Never before have so many scholars produced so much work--and never before have they seemed to have so little to say to one another, or to the public at large. This is the dilemma of the modern university, which today sets the pattern for virtually all scholarship. In his eloquent book, David Damrosch offers a lucid, often troubling assessment of the state of scholarship in our academic institutions, a look at how these institutions acquired their present complexion, and a proposal for reforms that can promote scholarly communication and so, perhaps, broader, more relevant scholarship.
We Scholars explores an academic culture in which disciplines are vigorously isolated and then further divided into specialized fields, making for a heady mix of scholarly alienation and disciplinary territorialism, a wealth of specialized inquiry and a poverty of general discussion. This pattern, however, is not necessary and immutable; rather, it stems from decisions made a century ago, when the American university assumed its modern form. Damrosch traces the political and economic assumptions behind these decisions and reveals their persisting effects on academic structures despite dramatic changes in the larger society. We Scholars makes a compelling case for a scholarly community more reflective of and attuned to today's needs. The author's call for cooperation as the basis for intellectual endeavor, both within and outside the academy, will resonate for anyone concerned with the present complexities and future possibilities of academic work.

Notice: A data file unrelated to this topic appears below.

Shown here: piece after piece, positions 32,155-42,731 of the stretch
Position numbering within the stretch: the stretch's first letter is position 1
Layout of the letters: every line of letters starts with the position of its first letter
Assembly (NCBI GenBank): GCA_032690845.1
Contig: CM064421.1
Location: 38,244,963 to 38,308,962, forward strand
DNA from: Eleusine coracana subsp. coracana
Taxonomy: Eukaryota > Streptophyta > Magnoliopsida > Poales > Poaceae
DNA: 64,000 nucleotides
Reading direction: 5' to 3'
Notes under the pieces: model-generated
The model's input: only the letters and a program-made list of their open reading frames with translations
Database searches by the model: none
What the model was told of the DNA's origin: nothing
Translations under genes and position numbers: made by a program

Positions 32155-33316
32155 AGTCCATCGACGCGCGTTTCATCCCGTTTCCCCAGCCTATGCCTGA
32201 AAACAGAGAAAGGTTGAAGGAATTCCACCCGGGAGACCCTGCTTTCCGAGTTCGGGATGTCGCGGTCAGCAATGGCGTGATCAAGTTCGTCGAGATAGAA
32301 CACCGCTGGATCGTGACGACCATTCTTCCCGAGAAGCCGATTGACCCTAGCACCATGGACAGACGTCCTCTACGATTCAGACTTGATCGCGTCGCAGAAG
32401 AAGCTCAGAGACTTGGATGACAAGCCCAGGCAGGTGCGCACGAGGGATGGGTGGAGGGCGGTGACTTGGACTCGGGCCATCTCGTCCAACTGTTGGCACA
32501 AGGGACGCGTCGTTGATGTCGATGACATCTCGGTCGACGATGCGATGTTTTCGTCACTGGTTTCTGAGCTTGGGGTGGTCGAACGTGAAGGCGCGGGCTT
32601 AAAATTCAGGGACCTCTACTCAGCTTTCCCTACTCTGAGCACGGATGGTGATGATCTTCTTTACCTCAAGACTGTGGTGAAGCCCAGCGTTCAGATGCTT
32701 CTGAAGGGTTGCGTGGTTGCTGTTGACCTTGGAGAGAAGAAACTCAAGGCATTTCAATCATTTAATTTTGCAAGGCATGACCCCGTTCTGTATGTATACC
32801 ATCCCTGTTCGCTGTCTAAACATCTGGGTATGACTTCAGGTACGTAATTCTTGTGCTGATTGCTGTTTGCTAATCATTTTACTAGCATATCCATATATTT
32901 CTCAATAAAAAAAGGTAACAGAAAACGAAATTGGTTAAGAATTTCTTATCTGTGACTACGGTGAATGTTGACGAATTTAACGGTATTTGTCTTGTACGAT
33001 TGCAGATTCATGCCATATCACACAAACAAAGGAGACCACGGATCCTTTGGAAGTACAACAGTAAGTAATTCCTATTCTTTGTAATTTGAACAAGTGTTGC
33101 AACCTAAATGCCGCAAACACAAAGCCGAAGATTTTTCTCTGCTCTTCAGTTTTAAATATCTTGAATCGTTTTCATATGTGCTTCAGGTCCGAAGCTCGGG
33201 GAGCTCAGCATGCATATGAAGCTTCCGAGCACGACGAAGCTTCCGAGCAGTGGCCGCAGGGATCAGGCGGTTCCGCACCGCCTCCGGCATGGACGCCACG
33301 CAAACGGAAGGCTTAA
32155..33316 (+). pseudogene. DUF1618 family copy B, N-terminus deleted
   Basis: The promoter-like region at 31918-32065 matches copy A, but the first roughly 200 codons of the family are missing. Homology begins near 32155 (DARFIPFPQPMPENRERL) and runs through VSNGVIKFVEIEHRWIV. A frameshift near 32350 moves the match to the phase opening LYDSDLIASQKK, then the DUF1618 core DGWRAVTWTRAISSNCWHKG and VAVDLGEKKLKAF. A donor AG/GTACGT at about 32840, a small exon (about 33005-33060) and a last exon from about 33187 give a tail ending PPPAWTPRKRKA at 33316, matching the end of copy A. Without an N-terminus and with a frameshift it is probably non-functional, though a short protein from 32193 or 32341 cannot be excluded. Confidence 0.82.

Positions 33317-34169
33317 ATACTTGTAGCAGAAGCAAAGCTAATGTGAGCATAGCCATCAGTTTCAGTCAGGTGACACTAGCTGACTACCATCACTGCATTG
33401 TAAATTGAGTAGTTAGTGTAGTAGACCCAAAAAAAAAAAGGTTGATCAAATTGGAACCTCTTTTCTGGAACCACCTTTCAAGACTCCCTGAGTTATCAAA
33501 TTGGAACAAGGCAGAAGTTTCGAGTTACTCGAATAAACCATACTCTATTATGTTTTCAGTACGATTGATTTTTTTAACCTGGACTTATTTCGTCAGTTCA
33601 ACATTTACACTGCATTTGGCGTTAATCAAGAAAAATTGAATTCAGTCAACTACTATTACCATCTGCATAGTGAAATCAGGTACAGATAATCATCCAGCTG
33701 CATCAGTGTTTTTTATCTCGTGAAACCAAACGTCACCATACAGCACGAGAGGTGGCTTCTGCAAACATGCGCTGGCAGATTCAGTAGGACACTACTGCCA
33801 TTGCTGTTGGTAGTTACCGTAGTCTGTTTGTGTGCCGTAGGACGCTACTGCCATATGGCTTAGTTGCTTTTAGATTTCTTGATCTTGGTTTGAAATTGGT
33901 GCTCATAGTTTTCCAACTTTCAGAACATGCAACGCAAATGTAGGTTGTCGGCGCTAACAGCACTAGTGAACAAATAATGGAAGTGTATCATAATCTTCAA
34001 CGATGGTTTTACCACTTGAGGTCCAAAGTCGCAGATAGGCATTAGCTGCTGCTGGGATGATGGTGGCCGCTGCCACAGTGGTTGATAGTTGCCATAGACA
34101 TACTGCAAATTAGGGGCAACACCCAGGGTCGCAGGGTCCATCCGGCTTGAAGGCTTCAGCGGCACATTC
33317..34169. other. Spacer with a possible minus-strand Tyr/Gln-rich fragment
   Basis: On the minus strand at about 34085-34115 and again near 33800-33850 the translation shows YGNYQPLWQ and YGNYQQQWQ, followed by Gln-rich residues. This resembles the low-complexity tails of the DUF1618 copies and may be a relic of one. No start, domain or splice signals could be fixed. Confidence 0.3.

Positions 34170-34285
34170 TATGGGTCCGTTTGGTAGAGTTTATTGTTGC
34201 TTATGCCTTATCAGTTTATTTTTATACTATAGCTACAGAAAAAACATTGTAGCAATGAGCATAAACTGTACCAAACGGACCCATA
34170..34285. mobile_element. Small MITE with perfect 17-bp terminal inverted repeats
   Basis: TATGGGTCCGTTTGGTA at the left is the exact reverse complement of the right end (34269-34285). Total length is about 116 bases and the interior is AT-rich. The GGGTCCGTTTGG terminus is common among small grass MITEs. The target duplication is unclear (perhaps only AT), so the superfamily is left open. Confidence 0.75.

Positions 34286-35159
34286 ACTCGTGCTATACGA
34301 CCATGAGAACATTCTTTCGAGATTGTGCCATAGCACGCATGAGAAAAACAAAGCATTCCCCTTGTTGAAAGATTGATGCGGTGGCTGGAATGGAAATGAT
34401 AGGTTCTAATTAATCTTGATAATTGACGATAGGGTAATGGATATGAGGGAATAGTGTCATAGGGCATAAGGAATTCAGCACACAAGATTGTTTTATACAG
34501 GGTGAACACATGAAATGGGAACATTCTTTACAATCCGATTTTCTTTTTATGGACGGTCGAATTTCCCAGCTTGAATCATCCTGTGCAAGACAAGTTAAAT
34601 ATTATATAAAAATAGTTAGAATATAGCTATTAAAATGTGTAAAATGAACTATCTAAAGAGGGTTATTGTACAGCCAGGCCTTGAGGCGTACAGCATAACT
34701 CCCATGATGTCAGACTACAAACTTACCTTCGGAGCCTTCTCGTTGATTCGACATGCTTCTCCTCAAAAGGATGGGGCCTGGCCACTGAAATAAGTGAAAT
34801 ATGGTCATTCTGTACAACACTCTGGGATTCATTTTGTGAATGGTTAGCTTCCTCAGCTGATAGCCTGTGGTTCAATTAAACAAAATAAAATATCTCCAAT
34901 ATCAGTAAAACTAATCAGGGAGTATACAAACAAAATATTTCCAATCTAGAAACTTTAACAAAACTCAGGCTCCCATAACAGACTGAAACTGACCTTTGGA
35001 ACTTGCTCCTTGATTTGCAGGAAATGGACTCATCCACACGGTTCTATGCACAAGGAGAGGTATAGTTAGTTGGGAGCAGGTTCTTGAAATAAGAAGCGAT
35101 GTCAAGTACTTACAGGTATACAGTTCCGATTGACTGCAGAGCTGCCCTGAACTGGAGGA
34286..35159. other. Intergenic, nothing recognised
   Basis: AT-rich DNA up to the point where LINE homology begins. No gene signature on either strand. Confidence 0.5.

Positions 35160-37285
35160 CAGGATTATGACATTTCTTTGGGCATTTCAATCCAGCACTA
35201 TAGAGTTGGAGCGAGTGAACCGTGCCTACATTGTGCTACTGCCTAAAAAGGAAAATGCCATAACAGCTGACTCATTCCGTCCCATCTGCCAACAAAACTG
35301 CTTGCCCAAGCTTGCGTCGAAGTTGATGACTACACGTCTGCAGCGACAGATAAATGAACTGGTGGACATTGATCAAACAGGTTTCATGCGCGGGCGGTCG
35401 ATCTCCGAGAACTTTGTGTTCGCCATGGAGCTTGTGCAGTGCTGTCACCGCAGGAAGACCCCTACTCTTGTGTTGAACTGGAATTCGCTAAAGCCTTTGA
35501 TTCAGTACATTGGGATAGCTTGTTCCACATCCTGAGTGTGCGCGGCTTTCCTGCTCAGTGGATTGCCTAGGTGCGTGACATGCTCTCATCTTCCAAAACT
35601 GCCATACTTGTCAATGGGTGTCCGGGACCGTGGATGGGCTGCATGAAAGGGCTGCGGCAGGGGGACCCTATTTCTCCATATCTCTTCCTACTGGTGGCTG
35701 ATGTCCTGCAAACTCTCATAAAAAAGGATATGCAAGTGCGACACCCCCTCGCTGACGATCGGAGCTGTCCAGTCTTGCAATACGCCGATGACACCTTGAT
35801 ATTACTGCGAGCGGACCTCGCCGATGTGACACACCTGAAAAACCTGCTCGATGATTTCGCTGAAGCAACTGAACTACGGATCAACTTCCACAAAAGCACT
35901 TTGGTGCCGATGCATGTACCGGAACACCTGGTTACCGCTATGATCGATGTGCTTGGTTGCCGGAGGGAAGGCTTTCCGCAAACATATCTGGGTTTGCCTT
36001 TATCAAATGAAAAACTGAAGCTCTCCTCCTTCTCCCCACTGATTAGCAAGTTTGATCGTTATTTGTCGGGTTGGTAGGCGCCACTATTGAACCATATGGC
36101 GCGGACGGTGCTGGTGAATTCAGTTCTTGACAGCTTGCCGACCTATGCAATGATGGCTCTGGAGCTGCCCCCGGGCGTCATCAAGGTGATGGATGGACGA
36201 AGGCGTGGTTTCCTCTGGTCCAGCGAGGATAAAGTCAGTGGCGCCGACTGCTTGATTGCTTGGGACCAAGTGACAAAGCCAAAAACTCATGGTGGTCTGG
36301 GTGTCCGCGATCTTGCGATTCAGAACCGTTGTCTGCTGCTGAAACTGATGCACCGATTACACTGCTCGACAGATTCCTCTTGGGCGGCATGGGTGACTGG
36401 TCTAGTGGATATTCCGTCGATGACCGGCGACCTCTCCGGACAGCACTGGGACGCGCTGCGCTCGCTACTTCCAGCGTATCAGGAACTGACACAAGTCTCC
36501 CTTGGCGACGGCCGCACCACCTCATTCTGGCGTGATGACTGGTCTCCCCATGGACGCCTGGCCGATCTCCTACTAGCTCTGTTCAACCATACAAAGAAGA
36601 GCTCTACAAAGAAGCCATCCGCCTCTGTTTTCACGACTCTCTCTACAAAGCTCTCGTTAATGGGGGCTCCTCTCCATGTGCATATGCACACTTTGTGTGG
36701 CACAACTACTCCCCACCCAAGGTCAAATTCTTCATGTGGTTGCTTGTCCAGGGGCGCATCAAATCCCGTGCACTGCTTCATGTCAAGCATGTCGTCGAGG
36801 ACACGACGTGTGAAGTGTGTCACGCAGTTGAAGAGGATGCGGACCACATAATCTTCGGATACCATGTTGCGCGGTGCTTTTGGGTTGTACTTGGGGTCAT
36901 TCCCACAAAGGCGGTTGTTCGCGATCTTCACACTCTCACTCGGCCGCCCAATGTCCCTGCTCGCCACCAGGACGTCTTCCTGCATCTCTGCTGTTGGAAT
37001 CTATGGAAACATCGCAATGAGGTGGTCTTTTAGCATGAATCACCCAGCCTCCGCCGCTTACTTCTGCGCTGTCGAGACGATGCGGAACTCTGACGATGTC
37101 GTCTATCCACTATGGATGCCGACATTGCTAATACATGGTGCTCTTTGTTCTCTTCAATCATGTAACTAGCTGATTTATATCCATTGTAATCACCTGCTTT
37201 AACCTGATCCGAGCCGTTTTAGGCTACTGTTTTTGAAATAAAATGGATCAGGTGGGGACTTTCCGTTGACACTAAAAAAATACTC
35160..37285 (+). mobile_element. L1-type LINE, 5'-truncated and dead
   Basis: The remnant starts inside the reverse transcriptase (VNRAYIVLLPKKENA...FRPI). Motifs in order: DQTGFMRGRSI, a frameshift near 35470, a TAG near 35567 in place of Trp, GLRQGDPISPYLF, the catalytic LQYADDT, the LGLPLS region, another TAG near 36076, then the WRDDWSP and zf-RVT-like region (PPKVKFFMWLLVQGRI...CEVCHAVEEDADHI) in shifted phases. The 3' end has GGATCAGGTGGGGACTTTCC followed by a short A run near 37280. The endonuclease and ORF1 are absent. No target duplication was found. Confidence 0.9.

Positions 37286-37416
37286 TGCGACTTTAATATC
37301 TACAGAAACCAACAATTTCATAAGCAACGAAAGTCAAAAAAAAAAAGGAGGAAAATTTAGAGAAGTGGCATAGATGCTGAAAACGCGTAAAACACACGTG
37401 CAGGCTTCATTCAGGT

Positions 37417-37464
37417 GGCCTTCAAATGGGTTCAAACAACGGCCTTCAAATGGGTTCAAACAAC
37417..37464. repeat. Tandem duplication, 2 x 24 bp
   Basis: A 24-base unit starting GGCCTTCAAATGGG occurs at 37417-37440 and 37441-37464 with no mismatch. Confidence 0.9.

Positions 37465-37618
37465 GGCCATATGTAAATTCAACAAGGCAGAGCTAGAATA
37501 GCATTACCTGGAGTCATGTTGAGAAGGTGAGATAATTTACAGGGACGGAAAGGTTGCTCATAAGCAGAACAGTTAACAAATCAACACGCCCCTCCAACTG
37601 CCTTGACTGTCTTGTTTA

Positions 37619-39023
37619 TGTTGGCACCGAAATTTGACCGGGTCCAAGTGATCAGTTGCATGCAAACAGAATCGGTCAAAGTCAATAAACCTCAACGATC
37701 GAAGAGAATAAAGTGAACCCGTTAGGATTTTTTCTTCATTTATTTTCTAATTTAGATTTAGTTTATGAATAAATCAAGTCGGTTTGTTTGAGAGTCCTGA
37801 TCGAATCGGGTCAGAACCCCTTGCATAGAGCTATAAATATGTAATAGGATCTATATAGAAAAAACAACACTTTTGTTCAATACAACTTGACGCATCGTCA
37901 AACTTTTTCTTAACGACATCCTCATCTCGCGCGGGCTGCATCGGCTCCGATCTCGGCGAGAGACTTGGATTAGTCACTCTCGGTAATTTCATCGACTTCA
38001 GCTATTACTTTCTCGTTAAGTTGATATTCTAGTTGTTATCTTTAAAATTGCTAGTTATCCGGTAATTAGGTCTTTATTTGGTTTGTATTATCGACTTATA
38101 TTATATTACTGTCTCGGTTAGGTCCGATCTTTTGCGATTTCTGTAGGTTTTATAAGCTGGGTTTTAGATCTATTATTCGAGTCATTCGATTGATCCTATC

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David Damrosch is Professor of English and Comparative Literature at Columbia University.Review:
This graceful and thoughtful book makes an important contribution to current debates about scholarship and universities. (Theda Skocpol, Harvard University)
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Descripción Harvard University Press, 1995. Paperback. Estado de conservación: New. Never used!. Nº de ref. de la librería P110674948432
Descripción Harvard University Press, 1995. Paperback. Estado de conservación: New. Brand New!. Nº de ref. de la librería VIB0674948432
Descripción Harvard University Press. PAPERBACK. Estado de conservación: New. 0674948432 New Condition. Nº de ref. de la librería NEW7.1190555
Descripción Harvard University Press, 1995. Paperback. Estado de conservación: New. Nº de ref. de la librería DADAX0674948432